Music

A part of the music genre has also been highly influenced by Roman literature. Young artists in the billboard chart list have made their renditions of music relating to Roman literature and poem copyrights. Major hits from the album 'Romeo and Juliet' by Dire Straits is another example of such heavily influenced music, which is still sung and enjoyed by young artists and music followers. 

Similarly, young artists have also composed songs titled poems and play accepted by many young and old groups. 


Technology and Science 

Ancient Romans have mastered improvements in Science and Technology, developing equipment and procedures that have molded how the world performs in certain things.
Among the Romans, there were exceedingly skilled engineers and were able to create improved techniques to help water flow as they were well versed in the laws of physics. 
They used water as a source of energy to power mines and mills. 

They also had their hands on the construction of road networks which was then considered a considerable achievement. They built roads by gravel-laying techniques and paving rock slabs. The Roman road system became so popular and prominent, and it became a thing "all roads lead to Rome."

Along with such engineering endeavors, the Romans also developed agricultural tools and practices. The Romans were also inherited with abundant knowledge of climate, soil, and other planting-related matters.

They pioneered or improved methods for planting crops, irrigation, and drain fields. Their techniques are highly influenced and utilized by modern farmers. The Romans also used mills to process food grains, which increased efficiency and gave employment to many people. 


Law

The ancient Romans influenced the Western court system in many ways than merely the usage of Latin terms. Although the Roman justice system was notorious for its harsh punishments, it did provide a general framework of how court procedures are conducted today.

In contrast, there was a preliminary hearing, similar to what we have now, where the magistrate decided whether or not there was a case.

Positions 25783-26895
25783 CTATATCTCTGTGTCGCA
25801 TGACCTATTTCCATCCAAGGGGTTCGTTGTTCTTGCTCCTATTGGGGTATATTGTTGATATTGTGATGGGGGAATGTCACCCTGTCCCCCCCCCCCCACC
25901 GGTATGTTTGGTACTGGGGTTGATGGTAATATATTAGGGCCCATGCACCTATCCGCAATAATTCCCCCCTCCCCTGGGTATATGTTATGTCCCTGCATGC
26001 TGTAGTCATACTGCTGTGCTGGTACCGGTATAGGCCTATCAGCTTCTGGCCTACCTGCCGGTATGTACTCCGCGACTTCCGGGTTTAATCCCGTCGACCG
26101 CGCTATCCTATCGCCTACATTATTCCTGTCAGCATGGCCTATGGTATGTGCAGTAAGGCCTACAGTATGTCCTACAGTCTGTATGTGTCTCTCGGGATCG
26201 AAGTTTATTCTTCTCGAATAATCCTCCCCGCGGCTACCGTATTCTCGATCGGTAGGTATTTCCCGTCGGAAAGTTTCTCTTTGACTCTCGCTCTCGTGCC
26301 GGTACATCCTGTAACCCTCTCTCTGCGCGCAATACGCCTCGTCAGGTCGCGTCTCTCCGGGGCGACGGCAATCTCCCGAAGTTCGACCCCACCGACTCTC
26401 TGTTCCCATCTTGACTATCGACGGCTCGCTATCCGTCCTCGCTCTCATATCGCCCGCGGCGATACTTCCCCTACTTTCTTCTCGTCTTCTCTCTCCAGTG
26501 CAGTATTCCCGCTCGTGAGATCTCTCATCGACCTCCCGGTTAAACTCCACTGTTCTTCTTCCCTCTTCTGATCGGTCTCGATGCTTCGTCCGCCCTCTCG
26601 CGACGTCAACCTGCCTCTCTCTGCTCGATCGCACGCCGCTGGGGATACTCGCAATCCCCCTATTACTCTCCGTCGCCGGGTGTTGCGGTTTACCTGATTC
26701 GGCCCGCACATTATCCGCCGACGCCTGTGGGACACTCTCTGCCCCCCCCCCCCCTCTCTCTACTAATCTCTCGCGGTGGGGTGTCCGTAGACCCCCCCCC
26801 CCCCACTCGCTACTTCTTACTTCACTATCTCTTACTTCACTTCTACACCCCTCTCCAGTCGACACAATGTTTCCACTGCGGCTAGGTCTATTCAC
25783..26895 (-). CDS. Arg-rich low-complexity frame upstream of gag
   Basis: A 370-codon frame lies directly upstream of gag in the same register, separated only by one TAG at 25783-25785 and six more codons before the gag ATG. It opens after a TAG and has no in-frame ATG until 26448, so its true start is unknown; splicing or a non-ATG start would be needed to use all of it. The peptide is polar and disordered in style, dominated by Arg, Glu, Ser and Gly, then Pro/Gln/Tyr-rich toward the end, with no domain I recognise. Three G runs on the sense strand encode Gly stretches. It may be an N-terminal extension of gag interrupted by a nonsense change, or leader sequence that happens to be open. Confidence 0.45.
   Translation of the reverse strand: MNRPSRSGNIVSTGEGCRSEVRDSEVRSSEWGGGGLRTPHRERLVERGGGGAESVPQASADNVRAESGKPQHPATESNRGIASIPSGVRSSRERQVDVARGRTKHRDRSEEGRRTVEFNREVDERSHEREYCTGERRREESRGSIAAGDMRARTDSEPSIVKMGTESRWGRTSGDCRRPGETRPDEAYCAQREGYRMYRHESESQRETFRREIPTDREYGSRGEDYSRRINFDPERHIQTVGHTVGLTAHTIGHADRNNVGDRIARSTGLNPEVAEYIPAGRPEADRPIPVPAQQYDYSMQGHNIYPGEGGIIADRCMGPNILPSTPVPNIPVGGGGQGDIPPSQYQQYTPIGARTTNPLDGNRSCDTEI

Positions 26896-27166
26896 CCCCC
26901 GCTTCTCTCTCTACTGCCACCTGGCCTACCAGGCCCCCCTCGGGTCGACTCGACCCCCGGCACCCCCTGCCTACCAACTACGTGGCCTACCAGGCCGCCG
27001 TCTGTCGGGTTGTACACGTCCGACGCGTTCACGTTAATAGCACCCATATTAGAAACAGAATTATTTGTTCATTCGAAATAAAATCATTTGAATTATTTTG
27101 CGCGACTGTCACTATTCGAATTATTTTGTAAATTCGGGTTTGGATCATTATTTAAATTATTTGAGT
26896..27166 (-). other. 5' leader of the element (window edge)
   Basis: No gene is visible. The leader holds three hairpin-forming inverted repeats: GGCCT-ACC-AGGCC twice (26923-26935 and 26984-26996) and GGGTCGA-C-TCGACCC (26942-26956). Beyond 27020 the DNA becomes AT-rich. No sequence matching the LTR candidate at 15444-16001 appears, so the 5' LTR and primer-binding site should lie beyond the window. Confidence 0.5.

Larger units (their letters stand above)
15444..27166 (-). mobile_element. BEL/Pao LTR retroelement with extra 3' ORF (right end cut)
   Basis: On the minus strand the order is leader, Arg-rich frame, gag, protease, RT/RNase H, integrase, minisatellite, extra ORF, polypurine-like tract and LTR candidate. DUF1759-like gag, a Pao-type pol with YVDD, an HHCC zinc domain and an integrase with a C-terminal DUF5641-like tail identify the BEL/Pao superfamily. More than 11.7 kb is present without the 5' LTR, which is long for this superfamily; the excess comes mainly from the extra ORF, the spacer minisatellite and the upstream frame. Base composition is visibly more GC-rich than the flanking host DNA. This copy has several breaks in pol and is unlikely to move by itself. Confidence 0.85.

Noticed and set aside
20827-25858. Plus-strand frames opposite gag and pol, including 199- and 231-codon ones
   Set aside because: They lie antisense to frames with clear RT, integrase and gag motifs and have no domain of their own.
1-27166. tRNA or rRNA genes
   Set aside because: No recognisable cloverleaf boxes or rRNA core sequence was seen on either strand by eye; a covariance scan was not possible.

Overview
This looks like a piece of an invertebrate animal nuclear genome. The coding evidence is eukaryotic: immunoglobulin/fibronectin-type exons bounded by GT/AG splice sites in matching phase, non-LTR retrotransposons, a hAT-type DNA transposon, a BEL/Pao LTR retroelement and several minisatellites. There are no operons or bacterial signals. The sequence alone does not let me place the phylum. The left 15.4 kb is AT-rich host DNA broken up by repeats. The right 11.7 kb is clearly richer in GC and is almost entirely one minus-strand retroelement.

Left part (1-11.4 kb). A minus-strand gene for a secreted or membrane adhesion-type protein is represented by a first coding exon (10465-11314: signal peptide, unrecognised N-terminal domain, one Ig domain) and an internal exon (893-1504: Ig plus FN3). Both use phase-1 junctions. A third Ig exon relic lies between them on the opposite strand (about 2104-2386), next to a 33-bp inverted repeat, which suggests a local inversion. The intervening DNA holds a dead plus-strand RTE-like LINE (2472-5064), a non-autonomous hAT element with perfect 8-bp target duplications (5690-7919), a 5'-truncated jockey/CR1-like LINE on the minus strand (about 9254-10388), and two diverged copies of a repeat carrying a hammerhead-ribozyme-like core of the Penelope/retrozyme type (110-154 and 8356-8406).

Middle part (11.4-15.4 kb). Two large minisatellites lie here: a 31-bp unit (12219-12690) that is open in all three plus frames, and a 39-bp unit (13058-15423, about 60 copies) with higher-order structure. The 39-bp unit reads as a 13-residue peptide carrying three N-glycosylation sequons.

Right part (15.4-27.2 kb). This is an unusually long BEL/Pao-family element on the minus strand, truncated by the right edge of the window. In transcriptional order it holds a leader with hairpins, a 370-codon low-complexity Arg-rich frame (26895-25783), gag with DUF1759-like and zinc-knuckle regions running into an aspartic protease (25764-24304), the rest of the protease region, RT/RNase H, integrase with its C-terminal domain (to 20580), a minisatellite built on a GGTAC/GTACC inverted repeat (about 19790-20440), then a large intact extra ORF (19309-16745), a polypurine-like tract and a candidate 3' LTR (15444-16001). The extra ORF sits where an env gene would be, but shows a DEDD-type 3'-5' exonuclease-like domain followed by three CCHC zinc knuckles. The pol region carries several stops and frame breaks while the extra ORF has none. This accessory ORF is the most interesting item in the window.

If there were grounds for a case, it would be tried by a famous Roman citizen, with witnesses and evidence provided. Many countries' legal systems, including the United States and much of Europe, are based on Roman laws and court systems.

Many characteristics of the present world may be traced back to the ancient Romans. It's no wonder that a once-thriving empire was able to have such an impact on the world and leave such a lasting legacy.
 

Comic Playwrights 

Rome became involved in the Macedonian Wars during this time, eventually acquiring the Greek city-states. With the appearance of comedy playwrights such as Plautus, Terence, and Ennius near the close of the third century BCE, Roman writing began. 

Their plays were frequently staged at one of the city's many festivals, where the audience was predominantly male.

Plautus (254-184 BCE) was the first of the three. Only 20 of his more than 130 plays, Amphitryon, Bacchides, Pseudolus, Persa, and Mercator, have survived in their entirety. 

Plautus' contemporaries were Publius Terentius Afer, Terence (195-159 BCE), and Ennius (239-169 BCE). Terence came to Rome as a slave from North Africa and finally gained his freedom and education.

Many of his plays, such as the comedy Eunuchus (The Eunuch), did not appeal to most Romans, and he was accused of "cannibalism" by his contemporaries. On the other hand, Ennius was more highly regarded than Plautius or Terence and is known as the "Father of Latin Poetry." He was born in Calabria (Magna Graecia) in southern Italy and served in the Roman army in Sardinia before coming to Rome with fellow writer Cato the Elder around 204 BCE and acquiring the much-desired Roman citizenship.

Only portions of his compositions have remained, despite his claims to be the reincarnation of Homer. According to Rodgers, he illustrated how Latin poetry could be outstanding while yet copying Greek forms. His Annals chronicled Rome's history from the mythical Trojan hero Aeneas to his own time. Regrettably, he died pennilessly.